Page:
Oddly enough, the only class Ivo failed in junior high was acting class. "I was supposed to act as the lead in the school play, but I got a movie just before, so obviously I had to take the movie and that left the teacher scrambling," he said.

Another movie adventure the young Ivo enjoyed was Bomba, the Jungle Boy. In the series, Ivo played the friend of Tarzan’s son, Bomba. Bomba, played by Johnny Sheffield, taught Ivo that man shouldn’t kill animals. The plot twist was that Ivo’s dad in the movie was a great white hunter.

"I’d wear my little loincloth and swing through the trees," he said. "The ‘vines’ we swung on were actually one-and-a-half-inch ropes that were attached to the ceiling. It was a small studio, so they had to move the fake trees around to make it look like different scenes. Once they handed me the wrong rope and I swung right into a tree. Ouch! But can you imagine how much fun all that was?"

Ivo’s advantage was that he always looked younger than he was. At 12, he could play an 8-year-old but was better able to understand and follow the directors’ needs. Looking young became a real advantage when he was 25 and playing the part of a 17-year-old on the TV series Margie. Ivo’s mother no longer needed to accompany him to the set, he no longer needed a teacher on site, and he could work more than four hours a day.

"In fact, they would work my ass off working twelve- and fourteen-hour days," he said. "It was nice on my wallet, but hard on the body."

Ivo went on to act in many movies, TV shows, and even Broadway-type theater. As he got older, he appeared on the Donna Reed Show and Leave It to Beaver, as well as Margie. But he could see the end ahead.

"I could tell that I would never grow into a leading man," he said. "I was not going to get Charlton Heston–type parts. I was more the stumbling boyfriend, and the movies I was offered were getting more and more corny. How long could I play that kind of role?"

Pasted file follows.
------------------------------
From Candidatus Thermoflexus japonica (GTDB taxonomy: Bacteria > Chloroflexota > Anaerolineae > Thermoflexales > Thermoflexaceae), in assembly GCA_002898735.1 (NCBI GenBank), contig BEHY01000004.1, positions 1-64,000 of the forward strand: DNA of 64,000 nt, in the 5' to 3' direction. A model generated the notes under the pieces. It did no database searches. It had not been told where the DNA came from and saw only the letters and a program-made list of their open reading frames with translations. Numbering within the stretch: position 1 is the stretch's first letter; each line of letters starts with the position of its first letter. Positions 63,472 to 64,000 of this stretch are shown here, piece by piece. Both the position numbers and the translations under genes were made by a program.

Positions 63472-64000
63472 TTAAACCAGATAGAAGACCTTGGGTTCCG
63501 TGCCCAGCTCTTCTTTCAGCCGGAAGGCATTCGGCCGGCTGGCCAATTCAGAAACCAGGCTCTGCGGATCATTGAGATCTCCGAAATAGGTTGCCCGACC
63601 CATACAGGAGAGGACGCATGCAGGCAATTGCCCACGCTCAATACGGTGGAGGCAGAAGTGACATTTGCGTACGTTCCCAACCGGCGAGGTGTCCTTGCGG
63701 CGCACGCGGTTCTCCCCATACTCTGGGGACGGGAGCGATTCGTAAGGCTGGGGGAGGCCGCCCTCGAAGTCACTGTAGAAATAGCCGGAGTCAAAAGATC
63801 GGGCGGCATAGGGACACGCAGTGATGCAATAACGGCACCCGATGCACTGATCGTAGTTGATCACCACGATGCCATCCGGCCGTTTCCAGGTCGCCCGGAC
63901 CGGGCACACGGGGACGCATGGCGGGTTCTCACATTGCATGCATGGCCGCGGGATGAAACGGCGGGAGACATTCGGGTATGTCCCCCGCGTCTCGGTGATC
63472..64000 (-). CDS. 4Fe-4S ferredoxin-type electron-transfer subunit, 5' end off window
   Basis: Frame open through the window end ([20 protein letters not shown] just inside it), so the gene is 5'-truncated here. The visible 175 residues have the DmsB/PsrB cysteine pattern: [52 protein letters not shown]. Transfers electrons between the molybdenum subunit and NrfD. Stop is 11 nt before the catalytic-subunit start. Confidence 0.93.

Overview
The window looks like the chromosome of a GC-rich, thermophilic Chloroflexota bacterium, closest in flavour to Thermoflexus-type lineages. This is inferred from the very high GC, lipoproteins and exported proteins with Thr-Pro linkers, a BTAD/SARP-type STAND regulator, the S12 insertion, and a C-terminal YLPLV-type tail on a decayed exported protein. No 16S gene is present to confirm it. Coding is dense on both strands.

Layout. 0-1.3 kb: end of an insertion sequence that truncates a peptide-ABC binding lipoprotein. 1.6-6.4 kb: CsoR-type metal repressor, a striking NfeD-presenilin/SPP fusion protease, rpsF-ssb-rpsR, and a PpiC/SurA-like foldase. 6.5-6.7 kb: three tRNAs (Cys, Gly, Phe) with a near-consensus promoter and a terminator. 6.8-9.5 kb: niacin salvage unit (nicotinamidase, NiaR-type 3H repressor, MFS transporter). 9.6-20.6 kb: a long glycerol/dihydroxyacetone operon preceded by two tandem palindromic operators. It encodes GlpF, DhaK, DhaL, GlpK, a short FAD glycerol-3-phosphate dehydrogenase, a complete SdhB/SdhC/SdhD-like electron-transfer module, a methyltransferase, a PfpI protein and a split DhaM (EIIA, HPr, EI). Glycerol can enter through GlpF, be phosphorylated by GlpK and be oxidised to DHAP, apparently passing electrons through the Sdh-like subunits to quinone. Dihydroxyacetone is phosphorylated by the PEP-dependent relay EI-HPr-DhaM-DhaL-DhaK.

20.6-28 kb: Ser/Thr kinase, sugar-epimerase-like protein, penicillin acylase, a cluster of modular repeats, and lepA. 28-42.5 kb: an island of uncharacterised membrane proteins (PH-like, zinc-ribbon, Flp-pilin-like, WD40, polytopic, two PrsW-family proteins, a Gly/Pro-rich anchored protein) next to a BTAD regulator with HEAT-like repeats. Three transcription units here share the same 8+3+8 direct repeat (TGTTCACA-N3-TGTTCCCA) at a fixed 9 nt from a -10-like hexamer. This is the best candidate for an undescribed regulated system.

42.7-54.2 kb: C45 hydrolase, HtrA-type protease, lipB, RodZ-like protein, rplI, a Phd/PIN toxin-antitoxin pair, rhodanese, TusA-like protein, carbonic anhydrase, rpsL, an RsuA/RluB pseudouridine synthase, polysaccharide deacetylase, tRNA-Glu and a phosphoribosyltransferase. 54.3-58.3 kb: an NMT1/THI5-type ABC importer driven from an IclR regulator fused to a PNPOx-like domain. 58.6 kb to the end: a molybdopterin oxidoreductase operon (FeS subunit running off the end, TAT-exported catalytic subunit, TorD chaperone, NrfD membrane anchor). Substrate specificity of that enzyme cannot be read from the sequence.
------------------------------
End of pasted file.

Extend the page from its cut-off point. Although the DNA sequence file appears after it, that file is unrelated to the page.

Being a Hollywood star did give Ivo a leg up on the rest of his drag race competitors. Before he hit the road to race, he created a complete public relations and promotional campaign. He mailed a press kit with head shots and car photos, along with written press releases, to track promoters for distribution to local media prior to his arrival. He would also include a short video clip of him with his dragster.

"The promoters would say, ‘What do we do with a film clip? The stations out here don’t ever air drag racing,’" said Ivo. "I’d tell them to send the clip to their local ABC affiliate and tell them that Haywood Botts, my character from Margie, was coming to race his dragster. And the people came out."

Making Customers for Life

Before Margie, Tommy Ivo would work show-to-show. When the TV show or movie he was working on was completed, he was unemployed. This worked out just right in 1960 when he heard from a group of drag strip promoters looking to bring a big-time West Coast racer back East to match race against local heroes. "So I called my movie agent and told him I had a chance to go East and race my dragster all summer," Ivo said. "‘Is that OK?’ He said to go ahead, so it worked out perfectly for me."

The icing on the cake for these promoters was that since Ivo was a Hollywood star, he could help pack their grandstands with both racing fans and television viewers. "Once these people saw the smoke, fire, and excitement, they became customers for life," Ivo said.

Ivo spent most of a year on the road with his friend and helper Don Prudhomme, match racing from coast-to-coast, border-to-border. That year left a strong impression on the 24-year-old Ivo. "I was chomping at the bit to get back out there the next year," he said after his first touring season. "With my movie and television credentials, it gave drag racing tracks a big shot in the arm when we toured that year."

The problem was, by 1961 Ivo had a regular "gig" playing 17-year-old Haywood Botts in the successful Margie TV series. Ivo said the show’s executives and producers probably knew he was involved in drag racing, but they didn’t seem to mind, imagining that racing his Cadillac at a local track was better than racing it in the streets. That all changed, though, with a photo shoot for the December 1961 issue of Hot Rod magazine.

Hot Rod planned to feature Ivo’s four-motor Showboat dragster on the cover, and photo editor Eric Rickman said to Ivo, "Listen, let’s shoot the photo of the car on the Margie set."

"Things were pretty loosey-goosey half a century ago, so we didn’t ask for any special permission," Ivo said.

Ivo towed his impressive dragster onto the TV set and unloaded it. He posed next to his dragster in his Haywood Botts outfit—straw hat, striped jacket—with his Margie co-star, Cynthia Pepper, next to him. It is one of the most memorable Hot Rod covers ever.

"Is that the car you race?" asked some studio executives who had wandered out.

"Yeah," Ivo responded, continuing with the shoot.